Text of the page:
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Pirates Home Run Legend Ralph Kiner Dies At 91

February 7, 2014

Baseball slugger and long-time broadcaster Ralph Kiner died Thursday at his home in Rancho Mirage, California.  Kiner was 91.  His death was attributed to natural causes.

Kiner’s playing career was cut short after ten years due to back problems, but he retired with 369 home runs which, at the time, was sixth-best in baseball history.  A six-time All-Star, Kiner led or tied for the National League lead in homers in each of his first seven seasons.  He homered in every 14.1 at-bats, still sixth-best all-time.  He averaged over 100 RBI’s per season, and retired with a .279 career batting average.

Kiner, who married tennis star Nancy Chaffee in 1951, spent a brief stint as the general manager of the San Diego Padres, then a minor league affiliate of the Cleveland Indians, before doing broadcast work with the Pittsburgh Pirates in 1960 and the Chicago White Sox in 1961.  From 1962 through his retirement following the 2003 season (52 years), he worked as a television and radio broadcaster for the New York Mets.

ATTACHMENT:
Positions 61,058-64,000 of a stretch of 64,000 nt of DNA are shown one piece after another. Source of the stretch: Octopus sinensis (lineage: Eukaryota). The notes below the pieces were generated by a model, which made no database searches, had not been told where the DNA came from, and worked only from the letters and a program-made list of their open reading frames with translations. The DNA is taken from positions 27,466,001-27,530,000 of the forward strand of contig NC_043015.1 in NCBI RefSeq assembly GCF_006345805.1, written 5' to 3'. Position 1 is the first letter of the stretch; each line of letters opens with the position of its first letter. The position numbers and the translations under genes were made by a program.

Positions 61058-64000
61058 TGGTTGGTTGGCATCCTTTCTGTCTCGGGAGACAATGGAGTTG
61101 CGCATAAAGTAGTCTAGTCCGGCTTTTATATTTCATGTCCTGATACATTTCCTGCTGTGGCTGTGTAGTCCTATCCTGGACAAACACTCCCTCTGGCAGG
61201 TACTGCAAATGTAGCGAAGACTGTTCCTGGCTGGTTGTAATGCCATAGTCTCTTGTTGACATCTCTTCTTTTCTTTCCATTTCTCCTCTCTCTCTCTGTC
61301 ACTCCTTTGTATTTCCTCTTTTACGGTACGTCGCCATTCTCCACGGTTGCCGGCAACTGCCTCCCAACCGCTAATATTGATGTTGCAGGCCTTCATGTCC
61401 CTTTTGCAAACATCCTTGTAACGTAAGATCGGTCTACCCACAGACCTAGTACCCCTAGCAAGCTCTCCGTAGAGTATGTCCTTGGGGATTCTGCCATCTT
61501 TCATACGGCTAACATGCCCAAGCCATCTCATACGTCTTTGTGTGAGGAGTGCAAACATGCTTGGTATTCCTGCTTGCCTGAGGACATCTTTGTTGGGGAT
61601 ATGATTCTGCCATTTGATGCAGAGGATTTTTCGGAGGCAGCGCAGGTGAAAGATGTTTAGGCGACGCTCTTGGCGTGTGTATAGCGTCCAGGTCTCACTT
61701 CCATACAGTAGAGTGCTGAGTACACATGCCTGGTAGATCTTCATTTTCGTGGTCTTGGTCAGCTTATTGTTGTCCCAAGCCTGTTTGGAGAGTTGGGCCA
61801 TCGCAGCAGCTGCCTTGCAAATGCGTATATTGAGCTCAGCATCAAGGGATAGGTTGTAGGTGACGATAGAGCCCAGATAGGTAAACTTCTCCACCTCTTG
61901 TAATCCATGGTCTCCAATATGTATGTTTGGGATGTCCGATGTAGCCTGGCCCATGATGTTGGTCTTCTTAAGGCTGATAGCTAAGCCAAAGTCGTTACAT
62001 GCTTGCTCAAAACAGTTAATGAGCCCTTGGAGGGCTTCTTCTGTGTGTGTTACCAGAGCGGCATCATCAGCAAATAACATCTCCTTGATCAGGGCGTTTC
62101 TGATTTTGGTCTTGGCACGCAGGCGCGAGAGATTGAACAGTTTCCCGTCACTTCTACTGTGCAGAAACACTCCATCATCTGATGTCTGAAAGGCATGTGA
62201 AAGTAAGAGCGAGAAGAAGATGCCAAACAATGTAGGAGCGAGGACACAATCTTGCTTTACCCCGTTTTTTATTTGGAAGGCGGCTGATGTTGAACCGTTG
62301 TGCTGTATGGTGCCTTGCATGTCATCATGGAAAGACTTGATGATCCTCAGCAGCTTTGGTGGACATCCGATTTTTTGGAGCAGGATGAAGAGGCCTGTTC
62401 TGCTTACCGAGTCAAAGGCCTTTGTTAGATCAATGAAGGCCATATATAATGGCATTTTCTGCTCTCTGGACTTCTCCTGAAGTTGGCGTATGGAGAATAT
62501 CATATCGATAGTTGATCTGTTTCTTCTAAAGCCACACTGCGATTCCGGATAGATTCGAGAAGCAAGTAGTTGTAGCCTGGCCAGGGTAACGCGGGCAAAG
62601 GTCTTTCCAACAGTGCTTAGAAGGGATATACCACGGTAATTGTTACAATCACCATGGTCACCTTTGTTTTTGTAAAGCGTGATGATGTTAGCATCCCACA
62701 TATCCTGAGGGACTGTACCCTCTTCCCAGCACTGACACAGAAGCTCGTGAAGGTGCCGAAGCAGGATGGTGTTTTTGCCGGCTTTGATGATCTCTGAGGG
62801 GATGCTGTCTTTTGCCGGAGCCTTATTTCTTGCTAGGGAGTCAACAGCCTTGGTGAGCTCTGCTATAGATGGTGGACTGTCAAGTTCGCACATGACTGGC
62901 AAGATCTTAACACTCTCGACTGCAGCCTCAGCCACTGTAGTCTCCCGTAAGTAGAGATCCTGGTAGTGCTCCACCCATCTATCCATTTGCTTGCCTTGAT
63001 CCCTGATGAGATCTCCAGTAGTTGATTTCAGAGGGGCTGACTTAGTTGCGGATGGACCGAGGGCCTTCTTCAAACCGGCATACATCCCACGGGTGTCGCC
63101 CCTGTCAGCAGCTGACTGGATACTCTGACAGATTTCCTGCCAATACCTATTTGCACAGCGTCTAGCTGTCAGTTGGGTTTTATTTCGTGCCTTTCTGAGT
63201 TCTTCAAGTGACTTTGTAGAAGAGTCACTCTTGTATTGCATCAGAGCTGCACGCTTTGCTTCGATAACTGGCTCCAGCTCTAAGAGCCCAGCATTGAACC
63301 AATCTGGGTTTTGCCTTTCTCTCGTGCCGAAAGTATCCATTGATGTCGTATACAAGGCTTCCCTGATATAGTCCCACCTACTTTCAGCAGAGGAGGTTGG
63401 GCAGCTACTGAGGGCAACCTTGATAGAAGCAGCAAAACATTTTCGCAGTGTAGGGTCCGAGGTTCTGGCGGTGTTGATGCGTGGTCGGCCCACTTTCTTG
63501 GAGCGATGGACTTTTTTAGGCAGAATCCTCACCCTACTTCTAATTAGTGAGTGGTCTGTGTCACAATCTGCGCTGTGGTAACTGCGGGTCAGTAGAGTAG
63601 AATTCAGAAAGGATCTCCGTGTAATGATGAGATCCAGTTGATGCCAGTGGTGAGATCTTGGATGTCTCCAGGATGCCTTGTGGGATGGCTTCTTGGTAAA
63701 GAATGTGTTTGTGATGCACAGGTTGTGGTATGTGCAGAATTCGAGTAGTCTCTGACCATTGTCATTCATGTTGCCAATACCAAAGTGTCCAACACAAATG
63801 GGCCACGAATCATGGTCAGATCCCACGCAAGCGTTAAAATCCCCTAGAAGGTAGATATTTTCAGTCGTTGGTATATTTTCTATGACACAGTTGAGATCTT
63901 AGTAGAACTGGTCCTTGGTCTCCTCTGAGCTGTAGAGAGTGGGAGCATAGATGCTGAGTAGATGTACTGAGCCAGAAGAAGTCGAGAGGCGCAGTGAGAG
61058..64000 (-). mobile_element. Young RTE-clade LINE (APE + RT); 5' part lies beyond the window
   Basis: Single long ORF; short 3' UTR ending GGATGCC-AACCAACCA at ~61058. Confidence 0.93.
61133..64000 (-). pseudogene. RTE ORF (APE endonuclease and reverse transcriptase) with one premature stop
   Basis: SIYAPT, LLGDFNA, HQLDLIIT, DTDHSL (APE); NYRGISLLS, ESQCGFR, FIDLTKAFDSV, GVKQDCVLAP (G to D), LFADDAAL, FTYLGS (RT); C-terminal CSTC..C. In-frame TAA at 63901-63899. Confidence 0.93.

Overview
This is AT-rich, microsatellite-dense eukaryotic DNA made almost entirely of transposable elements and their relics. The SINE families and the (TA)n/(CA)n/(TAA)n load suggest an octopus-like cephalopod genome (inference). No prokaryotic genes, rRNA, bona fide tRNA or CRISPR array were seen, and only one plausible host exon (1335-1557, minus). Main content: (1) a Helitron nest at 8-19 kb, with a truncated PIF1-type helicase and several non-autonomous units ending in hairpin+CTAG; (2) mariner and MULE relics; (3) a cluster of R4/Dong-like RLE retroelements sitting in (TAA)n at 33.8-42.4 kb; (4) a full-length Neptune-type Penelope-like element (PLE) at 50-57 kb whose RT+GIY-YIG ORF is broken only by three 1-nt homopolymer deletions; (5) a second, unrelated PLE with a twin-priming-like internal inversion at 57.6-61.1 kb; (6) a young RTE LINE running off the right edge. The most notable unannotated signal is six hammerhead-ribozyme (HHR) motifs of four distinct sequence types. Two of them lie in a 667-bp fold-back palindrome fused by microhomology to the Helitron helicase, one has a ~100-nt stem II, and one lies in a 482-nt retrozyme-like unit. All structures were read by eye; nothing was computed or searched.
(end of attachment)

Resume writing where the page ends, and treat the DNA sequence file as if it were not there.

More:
Kiner suffered a stroke early last decade, but returned to his Mets job on an occasional basis.

Kiner’s playing career in the Major Leagues (1946-1955) was spent with the Pirates, the Indians, the Detroit Tigers and the Chicago Cubs.  He was the first National League player until Willie Mays to hit more than 50 home runs in two different seasons.  He struck out more than 90 times only once.  By 1950, he was earning $65,000 for the Pirates, making him the highest-paid player in the National League.  Only American Leaguers Joe DiMaggio, Ted Williams and Bob Feller were earning more money.

Kiner slammed 301 of his home runs in his seven seasons with Pittsburgh.

In June, 1953, the Pirates traded Kiner and three other players, including another future broadcaster, Joe Garagiola, to the Cubs for six players and $150,000 cash.  Kiner ended his career in Cleveland, where his former Pirates teammate, slugger Hank Greenberg, was then general manager.

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